- Create a new drawing called drawing_data.dwg. ("New" is in the "M" menu, top left.) Store it in the tutorial directory. Give it the same coordinate system as your other data stores. (Use Map Explorer tab and right click on the current drawing to pull up the coordinate system dialog.) Use AutoCAD's layer properties command (see graphic) to pop up a dialog box to create three layers in the drawing. You'll need to right click in the right-hand empty white window to pull up a shortcut menu with an option for "new layer."
- Call the layers "flagpole," "railroad" and "boundary" and give each a different color. (Yes, those are for points, line and polygons.) Make flagpole the current layer by double clicking it. The current layer is marked with a green check mark – it's the layer on which any new drawing entities will be placed (see graphic).
- Connect to the SDF data store you created above - the one with points, lines and polygons in it. Choose View, and Zoom Extents (see graphic) to see all the features. Use the AutoCAD "point" command (from the top Create menu, see graphic) to populate three flagpoles across the drawing. You should see some tiny dots in the color of the flagpole layer. Use the layer command to set the current layer to railroad. Use the polyline command (also from the top Create menu) to draw a railroad across your area. A polyline is a line with many straight or curved segments in AutoCAD lingo. Change the current layer to boundary. Use a polygon command (see graphic) to draw the boundary around your area so that all the SDF- and DWG-sourced features fit inside. You can use View/Zoom Out to see them all, if needed, before you begin to draw the boundary.
- Once you've drawn the boundary, it will hide all the features below it. Use the Layer command one more time to set the current layer to railroad and turn the boundary layer off (by clicking on the "light bulb" associated with that layer in the dialog box). Save the drawing. Close the drawing.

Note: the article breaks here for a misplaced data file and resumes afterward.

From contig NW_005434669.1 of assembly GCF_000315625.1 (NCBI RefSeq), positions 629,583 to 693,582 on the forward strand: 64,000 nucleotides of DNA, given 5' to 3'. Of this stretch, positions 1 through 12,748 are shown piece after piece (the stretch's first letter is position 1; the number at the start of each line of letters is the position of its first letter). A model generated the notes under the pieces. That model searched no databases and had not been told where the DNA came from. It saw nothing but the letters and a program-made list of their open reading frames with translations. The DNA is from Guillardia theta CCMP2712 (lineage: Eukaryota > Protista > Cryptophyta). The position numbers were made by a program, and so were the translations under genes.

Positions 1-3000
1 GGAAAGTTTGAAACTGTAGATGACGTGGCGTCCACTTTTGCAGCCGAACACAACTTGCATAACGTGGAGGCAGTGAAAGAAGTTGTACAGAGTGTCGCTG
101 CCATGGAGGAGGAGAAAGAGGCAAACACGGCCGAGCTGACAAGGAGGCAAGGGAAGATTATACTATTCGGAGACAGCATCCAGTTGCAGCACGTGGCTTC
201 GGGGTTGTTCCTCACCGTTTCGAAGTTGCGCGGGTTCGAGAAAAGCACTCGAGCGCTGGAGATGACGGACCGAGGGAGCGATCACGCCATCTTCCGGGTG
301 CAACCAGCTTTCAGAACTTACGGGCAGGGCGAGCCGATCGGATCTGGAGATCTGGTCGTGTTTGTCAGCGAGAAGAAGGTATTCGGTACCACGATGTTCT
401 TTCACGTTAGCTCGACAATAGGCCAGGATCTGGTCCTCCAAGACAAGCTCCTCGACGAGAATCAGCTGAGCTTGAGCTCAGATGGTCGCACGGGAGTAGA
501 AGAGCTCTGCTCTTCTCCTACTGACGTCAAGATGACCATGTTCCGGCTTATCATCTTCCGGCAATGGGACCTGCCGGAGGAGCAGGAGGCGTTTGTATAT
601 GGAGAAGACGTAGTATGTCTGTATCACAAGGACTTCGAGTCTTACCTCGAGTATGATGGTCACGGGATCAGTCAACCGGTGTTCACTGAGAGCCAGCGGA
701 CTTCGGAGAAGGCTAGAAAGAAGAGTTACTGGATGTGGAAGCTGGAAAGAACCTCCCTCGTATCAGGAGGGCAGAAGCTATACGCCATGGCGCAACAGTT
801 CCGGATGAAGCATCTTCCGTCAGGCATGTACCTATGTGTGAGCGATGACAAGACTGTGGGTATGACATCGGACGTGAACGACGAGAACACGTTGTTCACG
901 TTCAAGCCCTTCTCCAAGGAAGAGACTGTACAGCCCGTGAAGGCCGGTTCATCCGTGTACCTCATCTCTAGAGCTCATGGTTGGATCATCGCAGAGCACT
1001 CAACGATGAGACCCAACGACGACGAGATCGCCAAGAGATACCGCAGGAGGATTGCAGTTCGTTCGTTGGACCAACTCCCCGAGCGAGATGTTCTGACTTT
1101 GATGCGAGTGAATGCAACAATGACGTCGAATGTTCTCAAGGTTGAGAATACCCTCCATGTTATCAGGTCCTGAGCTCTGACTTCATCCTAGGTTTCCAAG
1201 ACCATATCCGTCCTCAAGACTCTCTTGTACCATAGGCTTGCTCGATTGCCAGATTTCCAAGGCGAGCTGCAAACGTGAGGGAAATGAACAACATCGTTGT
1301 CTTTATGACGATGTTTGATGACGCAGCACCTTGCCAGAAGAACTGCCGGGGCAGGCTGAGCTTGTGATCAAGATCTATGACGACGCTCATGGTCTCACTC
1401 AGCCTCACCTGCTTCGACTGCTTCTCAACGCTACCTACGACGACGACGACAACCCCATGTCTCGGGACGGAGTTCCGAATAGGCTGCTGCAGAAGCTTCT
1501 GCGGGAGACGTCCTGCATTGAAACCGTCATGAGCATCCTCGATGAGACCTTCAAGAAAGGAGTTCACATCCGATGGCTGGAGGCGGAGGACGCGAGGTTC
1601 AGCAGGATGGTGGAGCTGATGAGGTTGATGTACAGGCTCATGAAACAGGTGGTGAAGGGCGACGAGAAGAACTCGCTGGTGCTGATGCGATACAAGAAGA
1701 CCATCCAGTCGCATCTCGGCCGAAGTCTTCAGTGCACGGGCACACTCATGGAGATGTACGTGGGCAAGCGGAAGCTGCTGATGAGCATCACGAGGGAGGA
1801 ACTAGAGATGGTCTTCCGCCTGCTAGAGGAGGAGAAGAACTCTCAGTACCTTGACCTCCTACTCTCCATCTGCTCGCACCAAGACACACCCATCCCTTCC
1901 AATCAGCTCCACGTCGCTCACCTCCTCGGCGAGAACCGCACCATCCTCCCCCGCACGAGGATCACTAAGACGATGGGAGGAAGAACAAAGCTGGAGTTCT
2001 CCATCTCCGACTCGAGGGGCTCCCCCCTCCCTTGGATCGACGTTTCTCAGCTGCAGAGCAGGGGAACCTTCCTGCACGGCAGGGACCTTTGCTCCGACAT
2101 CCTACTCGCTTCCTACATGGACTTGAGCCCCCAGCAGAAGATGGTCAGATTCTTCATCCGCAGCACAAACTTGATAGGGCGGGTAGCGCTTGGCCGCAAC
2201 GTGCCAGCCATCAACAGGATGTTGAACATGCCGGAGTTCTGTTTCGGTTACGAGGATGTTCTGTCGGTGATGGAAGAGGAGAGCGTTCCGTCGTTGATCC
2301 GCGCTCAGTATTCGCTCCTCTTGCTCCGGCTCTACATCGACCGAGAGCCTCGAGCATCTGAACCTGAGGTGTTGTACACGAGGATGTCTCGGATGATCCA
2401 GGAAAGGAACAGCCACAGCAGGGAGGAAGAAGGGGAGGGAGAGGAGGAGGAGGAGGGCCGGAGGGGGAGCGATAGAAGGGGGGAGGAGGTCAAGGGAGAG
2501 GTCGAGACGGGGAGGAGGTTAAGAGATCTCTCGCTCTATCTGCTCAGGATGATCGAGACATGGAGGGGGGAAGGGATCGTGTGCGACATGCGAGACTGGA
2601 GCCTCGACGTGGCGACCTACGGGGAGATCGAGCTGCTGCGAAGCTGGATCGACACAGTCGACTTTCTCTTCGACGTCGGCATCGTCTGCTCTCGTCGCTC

Bringing Back the Data We Created
- Now, let's query back all of those data types and see what can be done with them. Open a new drawing; set its coordinate system to match that of the data sources you created. Have a look at the Layers dialog to see what layers are available. (Should be just one - layer 0, the default). Connect to the shapefile data sources you created (use the folder option to get them all at once!) and add them to the map. Do the same for the SDF data set. Attach and then query in, using the DRAW, not the PREVIEW option, all the data from dwg_data.dwg. (A location query with "all" option will do the trick (see graphic).
- Now, let's explore what happened while these features/drawing entities were added. First, revisit the Layer dialog. Anything new? Now, let's look at the differences between the feature data and drawing data. Click on one of the feature data elements in the drawing (from the shapefile or SDF sources). Right click for a shortcut menu. Note the "Check out Feature" and "Show Data Table" options are there. Choose "Show Table Data" and you'll see the feature's attributes. Now, click on a drawing entity, such as a railroad polyline.
Question 7: Are the same options there? What different options are available for the drawing entity that are not there for the feature? Choose the properties pick from the shortcut menu. What information that you set up in the drawing is available, say for querying, or for turning the drawing data into feature data? What are the potential benefits and challenges of working with both feature data and drawing data in the AutoCAD Map 3D environment?
You have been randomly assigned in an e-mail one of the following (growing list!) of Web mapping formats/environments to explore.
- Scalable Vector Graphics (SVG) format